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Monday Wake Up Call – May 20, 2019

The Daily Escape:

Steps leading to Franciscan Sanctuary, La Verna, Tuscany, Italy – photo by Guiseppe Pepperoni

Over the weekend, Wrongo and Ms. Right, along with a few friends, saw “Hadestown” on Broadway. It is a theatrical home run that has received 14 Tony nominations. Describing the plot is difficult. Most reviews focus on the mythology at the heart of the play. The story is a re-imagination of Orpheus and Eurydice set in contemporary time.

The mythological story is that Orpheus is the world’s greatest poet, and Eurydice is his bride. It is intertwined with the love story of King Hades and his wife Persephone. During the play, we take an epic journey to the underworld and back.

In the myth, Eurydice is killed by a snake bite, and the mourning Orpheus travels to the underworld to beg Hades to return his wife to life. To make his case, Orpheus sings a song so beautiful that Persephone begs Hades to let Eurydice go.

That is loosely followed in the play, where these mythic characters are pawns in a central metaphor of capitalism as death. That seems so current in today’s predatory capitalism, and yet, the play is not a polemic. In the play, Eurydice isn’t bitten by a snake. Instead, she’s lured into Hadestown by Hades’s promise of work and food.

Hadestown is a factory town, and Hades is both the god of death and a merciless taskmaster, forcing his subjects to build an endless wall around Hadestown. In his April 15thMonday Wake Up Call”, Wrongo used Hades’s call and response song, “Why We Build the Wall”. The song seems right for 2019 because of our Orange Overlord, but in reality it was written in 2010.

Wrongo posts a sample lyric for you:

Who do we call the enemy? The enemy is poverty, And the wall keeps out the enemy, And we build the wall to keep us free. That’s why we build the wall;

We build the wall to keep us free.

The Wall makes us free. Arbiet macht frei. The few Trumpets in the audience demonstratively did not applaud the song, while the vast majority cheered. Partisanship is an always-on emotion.

Some call-outs to cast members: Patrick Page and Amber Gray are standouts, he as Hades, and she as Persephone. The legendary André De Shields, plays Hermes. He’s the show’s narrator. His cool swagger pulls the audience into the play from the opening curtain.

See it if you can.

During our pre-theater meal, we talked about the Democratic presidential candidates, a list that seems destined to continue growing. Our friends at dinner follow politics quite closely, and none are fully happy with any of the Democrats on offer.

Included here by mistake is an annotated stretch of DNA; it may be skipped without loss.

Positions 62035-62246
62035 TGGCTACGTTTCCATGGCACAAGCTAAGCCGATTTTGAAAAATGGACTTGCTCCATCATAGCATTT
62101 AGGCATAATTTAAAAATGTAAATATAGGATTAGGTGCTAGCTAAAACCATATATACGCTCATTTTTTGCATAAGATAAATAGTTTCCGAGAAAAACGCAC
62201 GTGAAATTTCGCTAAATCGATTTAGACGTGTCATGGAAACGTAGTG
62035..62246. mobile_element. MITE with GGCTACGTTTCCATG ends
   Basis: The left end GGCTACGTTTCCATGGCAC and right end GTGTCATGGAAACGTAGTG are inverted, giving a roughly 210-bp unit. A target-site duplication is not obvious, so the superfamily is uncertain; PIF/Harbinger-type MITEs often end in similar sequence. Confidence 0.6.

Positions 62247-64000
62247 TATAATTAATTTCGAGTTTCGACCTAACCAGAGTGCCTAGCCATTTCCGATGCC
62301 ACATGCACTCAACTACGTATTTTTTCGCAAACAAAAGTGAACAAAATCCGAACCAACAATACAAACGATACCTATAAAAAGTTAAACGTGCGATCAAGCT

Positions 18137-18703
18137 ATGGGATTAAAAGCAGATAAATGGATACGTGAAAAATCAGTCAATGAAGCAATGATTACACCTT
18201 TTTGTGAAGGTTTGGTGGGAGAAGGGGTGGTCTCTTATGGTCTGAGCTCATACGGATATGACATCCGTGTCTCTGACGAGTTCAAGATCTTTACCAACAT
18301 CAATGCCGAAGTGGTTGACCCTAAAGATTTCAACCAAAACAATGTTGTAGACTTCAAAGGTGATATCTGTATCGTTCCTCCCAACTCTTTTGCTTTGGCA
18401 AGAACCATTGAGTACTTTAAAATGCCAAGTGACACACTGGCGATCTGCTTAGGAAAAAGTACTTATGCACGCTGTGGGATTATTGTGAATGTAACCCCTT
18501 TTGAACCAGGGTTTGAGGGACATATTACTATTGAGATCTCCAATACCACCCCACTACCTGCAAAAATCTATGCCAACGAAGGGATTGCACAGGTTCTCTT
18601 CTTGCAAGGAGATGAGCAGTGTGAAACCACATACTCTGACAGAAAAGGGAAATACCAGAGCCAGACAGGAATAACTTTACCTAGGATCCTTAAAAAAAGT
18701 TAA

Most defaulted to “electability”, espousing the view that it is “Do-or-Die” time in America, that we can’t take four more years of what we are experiencing now. That leads them to accept Joe Biden’s candidacy. Wrongo has a different view, as captured in this Vanity Fair article: (emphasis by Wrongo)

“Since Vietnam, every time a Democrat has won the presidency, it’s because Democrats voted with their hearts in a primary and closed ranks around the candidate who inspired them, promising an obvious break from the past and an inspiring vision that blossomed in the general election. Jimmy Carter. Bill Clinton. Barack Obama. All were young outsiders who tethered their message to the culture of the time. When Democrats have picked nominees cautiously and strategically—falling in line—the results have been devastating, as Michael Dukakis, Al Gore, John Kerry and Hillary Clinton made plain.”

So, what will happen this time? Those who believe in Biden’s electability should remember that there are 45 million Americans with student loans: 22% of those loans are in default, and 99% of them fail to qualify for loan forgiveness.

It was Biden’s decision to make student loans not dischargeable in bankruptcy. That’s going to be one large group of people who, when they learn who is behind their plight, probably will vote against him.

Biden has been on the job in Washington for around 50 years. Suddenly, according to Bloomberg, he wants to “Fix Things”?

Wake up Democrats! Find a candidate who inspires YOU. Work for that candidate in the primaries. Don’t buy the argument “but he/she isn’t electable” until that is proven by the results of the primaries.

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Trump and Bolton Screw Up Geopolitics

The Daily Escape:

Sunrise, Reflection Canyon, Escalante arm of Lake Powell, UT – 2019 photo by Aaryeh95

(Reminding readers that this is the last column until Sunday when cartoons will be back on the menu. We are attending our second college graduation of the spring.)

The Week reports that President Trump is having second thoughts about sending troops to Venezuela. He complained to aides and advisers that:

“he was misled about how easy it would be to replace the socialist strongman, President Nicolás Maduro, with opposition leader Juan Guaidó, The Washington Post reports. ‘The president’s dissatisfaction has crystallized around National Security Adviser John Bolton and what Trump has groused is an interventionist stance at odds with his view that the United States should stay out of foreign quagmires.’”